The NSA access is part of a previously undisclosed program called PRISM, which allows officials to collect material including search history, the content of emails, file transfers and live chats, the document says.
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« Reply #19 on: June 07, 2013, 06:53:20 am »

BREAKING (not really) Wink: Carney Explains


When this originally crossed his desk, the president simply thought this was part of Verizon's Share Everything Plan, and was very excited about the prospect of "unlimited data."  As you can imagine, he was shocked when he read the article in the Guardian last night, and learned that the government was collecting information on innocent Americans without probable cause.  This is wrong, and the president has ordered the Justice Department to launch an immediate investigation into the allegations.

As a result of this gross abuse of FISA law, the president will be unveiling his new plan titled "Protecting America's Privacy" tomorrow.


Ok, so that's not what Carney said, but I bet it will be just as entertaining.

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« Reply #20 on: June 07, 2013, 09:11:17 am »

It's hard to believe this is a huge surprise to anyone.

People are grabbing it and feigning OUTRAGE.

Shock me, shock me, shock me.
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« Reply #21 on: June 07, 2013, 09:13:46 am »

Shock me, shock me, shock me.

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Gaspar
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« Reply #22 on: June 07, 2013, 09:19:15 am »

It's hard to believe this is a huge surprise to anyone.

People are grabbing it and feigning OUTRAGE.

Shock me, shock me, shock me.

There will always be those who don't find this the least bit concerning.

. . .the frogs in the pot.

I don't believe that there are many Americans, Liberal, Libertarian, Conservative or otherwise who are willing to support the notion of violating the 4th amendment for the sake of security.

Those who trade liberty for security have neither. - Benjamin Franklin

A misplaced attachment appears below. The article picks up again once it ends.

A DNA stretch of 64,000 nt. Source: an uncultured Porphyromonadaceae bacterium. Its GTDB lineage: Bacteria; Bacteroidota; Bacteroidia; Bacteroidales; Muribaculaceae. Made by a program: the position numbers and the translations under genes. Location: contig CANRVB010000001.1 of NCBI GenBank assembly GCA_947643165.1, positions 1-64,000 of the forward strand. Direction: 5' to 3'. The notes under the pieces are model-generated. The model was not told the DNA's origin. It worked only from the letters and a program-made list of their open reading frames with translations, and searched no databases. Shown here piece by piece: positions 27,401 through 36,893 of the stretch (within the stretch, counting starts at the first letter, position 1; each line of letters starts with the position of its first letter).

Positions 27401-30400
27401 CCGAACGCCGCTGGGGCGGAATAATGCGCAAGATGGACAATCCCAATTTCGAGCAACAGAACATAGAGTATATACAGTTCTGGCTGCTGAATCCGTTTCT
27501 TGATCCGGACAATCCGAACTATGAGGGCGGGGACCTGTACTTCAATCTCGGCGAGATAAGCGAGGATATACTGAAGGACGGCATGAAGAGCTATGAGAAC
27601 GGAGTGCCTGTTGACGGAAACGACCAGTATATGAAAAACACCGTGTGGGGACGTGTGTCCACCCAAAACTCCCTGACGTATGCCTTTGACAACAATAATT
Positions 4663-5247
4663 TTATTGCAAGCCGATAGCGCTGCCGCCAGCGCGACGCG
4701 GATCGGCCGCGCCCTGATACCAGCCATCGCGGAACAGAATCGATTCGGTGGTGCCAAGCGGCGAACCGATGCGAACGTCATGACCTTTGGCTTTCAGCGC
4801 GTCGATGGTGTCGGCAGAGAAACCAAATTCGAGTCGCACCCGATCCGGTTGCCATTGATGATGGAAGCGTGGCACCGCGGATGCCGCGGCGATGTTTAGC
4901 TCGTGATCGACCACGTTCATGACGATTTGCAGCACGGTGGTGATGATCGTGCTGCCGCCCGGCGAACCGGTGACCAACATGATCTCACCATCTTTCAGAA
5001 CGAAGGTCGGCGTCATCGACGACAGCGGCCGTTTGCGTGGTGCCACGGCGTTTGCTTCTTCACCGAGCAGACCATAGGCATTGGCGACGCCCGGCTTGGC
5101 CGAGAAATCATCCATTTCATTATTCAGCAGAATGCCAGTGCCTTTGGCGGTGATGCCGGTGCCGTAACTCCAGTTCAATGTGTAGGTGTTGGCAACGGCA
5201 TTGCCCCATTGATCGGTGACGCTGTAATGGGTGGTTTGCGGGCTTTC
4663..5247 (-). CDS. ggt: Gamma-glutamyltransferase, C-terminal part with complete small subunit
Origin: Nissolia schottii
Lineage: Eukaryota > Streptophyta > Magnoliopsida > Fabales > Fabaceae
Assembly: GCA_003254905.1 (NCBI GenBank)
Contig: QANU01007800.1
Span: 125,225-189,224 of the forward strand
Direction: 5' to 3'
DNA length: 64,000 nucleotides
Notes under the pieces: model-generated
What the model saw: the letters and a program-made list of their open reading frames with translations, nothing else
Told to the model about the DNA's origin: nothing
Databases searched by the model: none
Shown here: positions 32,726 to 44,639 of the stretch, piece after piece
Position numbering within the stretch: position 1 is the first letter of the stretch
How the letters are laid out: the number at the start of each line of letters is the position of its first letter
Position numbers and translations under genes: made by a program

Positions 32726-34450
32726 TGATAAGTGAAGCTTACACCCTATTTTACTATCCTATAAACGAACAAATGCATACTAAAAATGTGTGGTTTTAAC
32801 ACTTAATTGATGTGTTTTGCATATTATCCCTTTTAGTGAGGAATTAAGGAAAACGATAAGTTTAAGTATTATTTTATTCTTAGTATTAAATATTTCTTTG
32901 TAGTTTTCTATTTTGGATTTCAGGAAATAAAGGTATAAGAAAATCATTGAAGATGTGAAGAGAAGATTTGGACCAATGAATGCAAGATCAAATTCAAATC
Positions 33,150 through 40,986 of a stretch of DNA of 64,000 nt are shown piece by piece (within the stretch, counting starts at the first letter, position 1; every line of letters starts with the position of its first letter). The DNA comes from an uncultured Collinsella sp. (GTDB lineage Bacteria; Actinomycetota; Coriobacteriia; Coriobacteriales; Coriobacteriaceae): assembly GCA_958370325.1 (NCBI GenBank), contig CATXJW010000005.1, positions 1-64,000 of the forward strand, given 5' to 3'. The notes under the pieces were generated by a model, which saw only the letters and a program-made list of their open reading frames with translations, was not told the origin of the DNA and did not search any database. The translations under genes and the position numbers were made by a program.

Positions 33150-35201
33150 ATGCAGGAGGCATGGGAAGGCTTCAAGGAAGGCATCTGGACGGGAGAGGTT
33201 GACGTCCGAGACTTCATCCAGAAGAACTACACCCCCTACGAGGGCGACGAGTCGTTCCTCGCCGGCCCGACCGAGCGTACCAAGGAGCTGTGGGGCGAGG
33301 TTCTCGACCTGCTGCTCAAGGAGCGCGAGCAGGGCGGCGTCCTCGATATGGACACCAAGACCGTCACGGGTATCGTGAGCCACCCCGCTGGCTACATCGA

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RecycleMichael
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« Reply #23 on: June 07, 2013, 09:21:40 am »

I always assumed that any phone conversation I ever had could be tapped. I always assumed that any e-mail I sent could be read by others. I always assumed that any website I went to could track me.

I have just watched too many movies about spying or crime-solving by pesky kids who had some nerdy tech-savvy friend with a headset who could do anything on a computer.

Am I sad that my government is doing it? Yes. Am I shocked? No.
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« Reply #24 on: June 07, 2013, 09:28:43 am »

There will always be those who don't find this the least bit concerning.

. . .the frogs in the pot.

I don't believe that there are many Americans, Liberal, Libertarian, Conservative or otherwise who are willing to support the notion of violating the 4th amendment for the sake of security.


Those who trade liberty for security have neither. - Benjamin Franklin

Then why was it allowed to be done with the Patriot Act?  I didn't hear many screaming about that.
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« Reply #25 on: June 07, 2013, 09:38:15 am »

Then why was it allowed to be done with the Patriot Act?  I didn't hear many screaming about that.

You were listening to something else.
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« Reply #26 on: June 07, 2013, 09:47:58 am »

There will always be those who don't find this the least bit concerning.

It's concerning, yes.  Will we ever be able to do anything about it?  No.

Even if someone says "We've done something about it.", they've not done anything of consequence.  It'll still happen.